Anyway, the party seemed to go off pretty well. A startling number of people packed their way in, sang lustily, competed at knurdling, drank all the fizzy pop, and generally had a good time. We awarded the Champion Knurdler a bottle of whisky (which I generously helped finish) and, since Pete turned off the lights, the mysteries of the Hum & Sway remained mysteries.
By the end of the party (and the whisky) I was no longer in a state of clear-minded sobriety. I think I may have been enticed away by wicked hippies and forced, entirely against my will, to indulge in certain substances; at any rate I can only vaguely recall talking to someone at a party and suddenly, in the middle of the conversation, accusing him of being well over seven feet tall. Actually he agreed with me and was only surprised I hadn't noticed earlier. I have my doubts about that incident.
There was a policeman, though. I don't think I made him up. He was shorter than me and was trying to quieten down a room party I was at, or near, or about to go to.
There was also Jon Singer, an ebullient, long-haired bloke with his own personal fan club and more knowledge about moose than most people have ever needed. I met him in a corridor and we had a long conversation before I found out it wasn't him.
I think I wisely decided to go to bed at this point. Jon told me the next day that there was someone at Suncon who looked exactly like him, but I think he was just trying to comfort me. Anyway, I enjoyed myself and didn't piss on anyone's shoes.
The weather brightened on Saturday, though it was still so humid that whenever I left the hotel my glasses steamed up. Not finding anything better to do, I rather nervously changed into a pair of shorts (orange, of course) and attempted to act nonchalantly as I made my way downstairs and out into the sun. Nobody, I hope, recognised me.
Now that the locks were off, it was possible to reach the Atlantic by way of a tunnel and a viewing screen into the depths of a swimming pool infested by Cuban kids. In fact, there were a lot of people about; the hotel had a small section of beach surrounded by huts that, taken together, was rather grandly termed the Cabana Club. Club members paid $2,000 per year for the privilege of using the facilities, so there were plenty of people about, all eager to get their money's worth and to be seen doing so. Cliques of fat businessman jogged up and down the beach whilst scantily clad young women toasted in rows beneath their feet. The ocean itself was pretty quiet and didn't look much like the Atlantic as seen from Cornwall. A plane went by with a streamer advertising somebody's 'deli'. I parked myself down and waited for the sharks to eat the swimmers. There didn't seem to be any other fans on the beach; maybe the hucksters' room was giving away free wookies, or something.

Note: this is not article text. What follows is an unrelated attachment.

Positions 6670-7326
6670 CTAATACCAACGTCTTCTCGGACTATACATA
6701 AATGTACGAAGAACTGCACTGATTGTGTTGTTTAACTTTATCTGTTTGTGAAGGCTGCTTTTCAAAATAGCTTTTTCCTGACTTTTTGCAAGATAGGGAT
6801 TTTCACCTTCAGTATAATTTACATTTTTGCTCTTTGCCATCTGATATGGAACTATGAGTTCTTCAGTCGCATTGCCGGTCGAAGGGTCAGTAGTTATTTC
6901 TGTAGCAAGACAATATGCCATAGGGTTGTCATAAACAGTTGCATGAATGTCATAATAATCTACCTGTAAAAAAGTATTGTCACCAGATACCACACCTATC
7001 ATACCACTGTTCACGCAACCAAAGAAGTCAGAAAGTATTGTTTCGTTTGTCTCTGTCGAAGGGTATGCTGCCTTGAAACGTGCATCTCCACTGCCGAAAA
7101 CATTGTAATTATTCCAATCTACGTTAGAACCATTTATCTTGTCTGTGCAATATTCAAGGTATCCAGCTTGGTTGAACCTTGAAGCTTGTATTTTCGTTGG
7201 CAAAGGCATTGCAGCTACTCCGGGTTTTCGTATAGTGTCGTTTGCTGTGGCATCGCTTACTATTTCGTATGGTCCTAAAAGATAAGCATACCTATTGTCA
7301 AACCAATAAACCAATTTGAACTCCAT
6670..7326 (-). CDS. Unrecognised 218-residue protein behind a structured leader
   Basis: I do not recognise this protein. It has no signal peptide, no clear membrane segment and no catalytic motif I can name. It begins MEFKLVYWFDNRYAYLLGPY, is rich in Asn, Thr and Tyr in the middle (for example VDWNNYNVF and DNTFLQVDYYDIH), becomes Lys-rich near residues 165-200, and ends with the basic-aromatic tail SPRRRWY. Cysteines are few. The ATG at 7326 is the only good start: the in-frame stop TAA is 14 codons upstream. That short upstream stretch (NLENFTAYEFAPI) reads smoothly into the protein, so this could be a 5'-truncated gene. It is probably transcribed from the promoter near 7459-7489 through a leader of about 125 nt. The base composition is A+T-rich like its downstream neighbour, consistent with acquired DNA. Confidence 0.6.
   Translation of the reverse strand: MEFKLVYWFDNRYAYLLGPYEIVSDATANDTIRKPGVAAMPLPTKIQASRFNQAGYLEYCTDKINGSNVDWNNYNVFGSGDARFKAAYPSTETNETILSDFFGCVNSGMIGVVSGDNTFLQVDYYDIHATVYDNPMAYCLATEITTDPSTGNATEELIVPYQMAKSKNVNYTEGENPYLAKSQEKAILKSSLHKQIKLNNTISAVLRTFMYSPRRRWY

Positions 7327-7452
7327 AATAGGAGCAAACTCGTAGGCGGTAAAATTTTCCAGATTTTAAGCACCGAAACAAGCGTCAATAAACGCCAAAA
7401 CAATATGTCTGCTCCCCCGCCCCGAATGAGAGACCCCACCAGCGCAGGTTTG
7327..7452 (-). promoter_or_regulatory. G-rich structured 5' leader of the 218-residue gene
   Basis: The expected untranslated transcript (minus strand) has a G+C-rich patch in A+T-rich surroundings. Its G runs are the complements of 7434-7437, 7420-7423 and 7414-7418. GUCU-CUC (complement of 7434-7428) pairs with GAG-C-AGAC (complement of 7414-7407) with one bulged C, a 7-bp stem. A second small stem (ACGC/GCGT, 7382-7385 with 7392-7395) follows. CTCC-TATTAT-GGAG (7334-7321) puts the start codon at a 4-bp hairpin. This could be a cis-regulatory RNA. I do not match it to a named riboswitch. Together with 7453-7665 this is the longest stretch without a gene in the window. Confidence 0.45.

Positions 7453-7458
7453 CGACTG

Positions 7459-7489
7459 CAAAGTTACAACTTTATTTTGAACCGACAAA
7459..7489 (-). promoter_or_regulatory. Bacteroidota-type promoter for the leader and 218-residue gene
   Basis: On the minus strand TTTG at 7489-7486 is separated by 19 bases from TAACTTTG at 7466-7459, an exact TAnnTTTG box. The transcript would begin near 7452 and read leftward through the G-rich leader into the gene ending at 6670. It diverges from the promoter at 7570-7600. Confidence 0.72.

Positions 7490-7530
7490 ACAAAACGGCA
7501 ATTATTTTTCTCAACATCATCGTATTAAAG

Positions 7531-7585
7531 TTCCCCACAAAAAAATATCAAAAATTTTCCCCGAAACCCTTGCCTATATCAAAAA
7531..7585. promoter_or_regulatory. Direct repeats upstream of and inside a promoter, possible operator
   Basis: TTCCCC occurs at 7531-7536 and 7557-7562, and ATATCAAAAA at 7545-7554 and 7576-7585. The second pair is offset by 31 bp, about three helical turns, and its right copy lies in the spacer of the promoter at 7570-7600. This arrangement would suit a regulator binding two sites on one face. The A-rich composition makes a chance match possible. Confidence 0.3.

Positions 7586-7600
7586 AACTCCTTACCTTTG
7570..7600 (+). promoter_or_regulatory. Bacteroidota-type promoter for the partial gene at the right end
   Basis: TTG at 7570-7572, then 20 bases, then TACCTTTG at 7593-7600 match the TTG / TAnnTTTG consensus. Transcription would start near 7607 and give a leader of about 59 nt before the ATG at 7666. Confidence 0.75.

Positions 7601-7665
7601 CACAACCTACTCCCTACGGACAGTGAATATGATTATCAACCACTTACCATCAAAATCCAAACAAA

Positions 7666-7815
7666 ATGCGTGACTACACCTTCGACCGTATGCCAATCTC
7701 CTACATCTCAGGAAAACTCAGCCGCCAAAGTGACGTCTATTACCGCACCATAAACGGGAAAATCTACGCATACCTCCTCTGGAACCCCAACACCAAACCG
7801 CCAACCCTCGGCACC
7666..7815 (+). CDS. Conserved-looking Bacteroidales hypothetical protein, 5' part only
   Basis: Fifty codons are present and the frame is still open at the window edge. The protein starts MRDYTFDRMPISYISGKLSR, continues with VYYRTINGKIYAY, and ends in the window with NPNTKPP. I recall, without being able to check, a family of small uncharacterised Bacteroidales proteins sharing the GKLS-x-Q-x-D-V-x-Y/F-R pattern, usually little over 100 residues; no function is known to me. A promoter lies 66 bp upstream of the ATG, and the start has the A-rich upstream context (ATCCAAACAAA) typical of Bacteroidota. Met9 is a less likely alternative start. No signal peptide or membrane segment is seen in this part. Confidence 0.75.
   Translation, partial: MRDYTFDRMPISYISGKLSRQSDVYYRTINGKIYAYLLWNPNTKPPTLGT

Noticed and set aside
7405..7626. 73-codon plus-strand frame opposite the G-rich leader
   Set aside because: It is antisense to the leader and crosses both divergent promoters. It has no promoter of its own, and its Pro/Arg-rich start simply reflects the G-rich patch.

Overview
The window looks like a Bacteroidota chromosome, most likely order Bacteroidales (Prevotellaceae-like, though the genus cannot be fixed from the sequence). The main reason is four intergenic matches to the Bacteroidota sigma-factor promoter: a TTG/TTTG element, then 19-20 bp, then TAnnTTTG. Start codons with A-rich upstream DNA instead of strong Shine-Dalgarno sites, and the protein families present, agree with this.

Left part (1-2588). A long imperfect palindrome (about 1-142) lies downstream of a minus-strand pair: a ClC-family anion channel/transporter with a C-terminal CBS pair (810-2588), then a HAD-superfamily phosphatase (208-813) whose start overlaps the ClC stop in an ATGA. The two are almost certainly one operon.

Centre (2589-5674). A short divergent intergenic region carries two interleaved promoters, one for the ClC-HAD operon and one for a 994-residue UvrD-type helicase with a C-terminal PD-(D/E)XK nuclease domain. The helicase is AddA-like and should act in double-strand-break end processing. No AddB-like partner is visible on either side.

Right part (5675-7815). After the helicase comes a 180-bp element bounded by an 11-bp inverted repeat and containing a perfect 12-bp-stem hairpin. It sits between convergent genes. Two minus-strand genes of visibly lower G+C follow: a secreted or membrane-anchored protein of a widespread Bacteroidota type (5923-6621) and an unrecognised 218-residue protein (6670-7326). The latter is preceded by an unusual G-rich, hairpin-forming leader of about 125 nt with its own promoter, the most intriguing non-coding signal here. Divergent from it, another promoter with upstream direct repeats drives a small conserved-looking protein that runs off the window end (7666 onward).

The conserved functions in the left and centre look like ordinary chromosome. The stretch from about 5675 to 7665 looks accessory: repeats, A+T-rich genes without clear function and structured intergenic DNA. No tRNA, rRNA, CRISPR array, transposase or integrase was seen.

Using the back corridors, I crept back in before lunch and changed into something more civilised. I must have met up with Tom & Alix Perry because a bunch of us, including Pete Weston, Terry Hughes, and Lee Hoffman (a charming and ladylike figure with the sort of half-moon glasses that always give people a quizzically humorous look), packed by Tom's car and went off in search of somewhere cheap to eat. In fact, we went cruising for burgers. I've always wanted to go cruising for burgers since Frank Zappa waved to me once in Liverpool. Anyway, we eventually found a McDonalds opposite a derelict striptease palace. It was the first time I'd encountered a McDonalds and, God willing, it'll also be the last.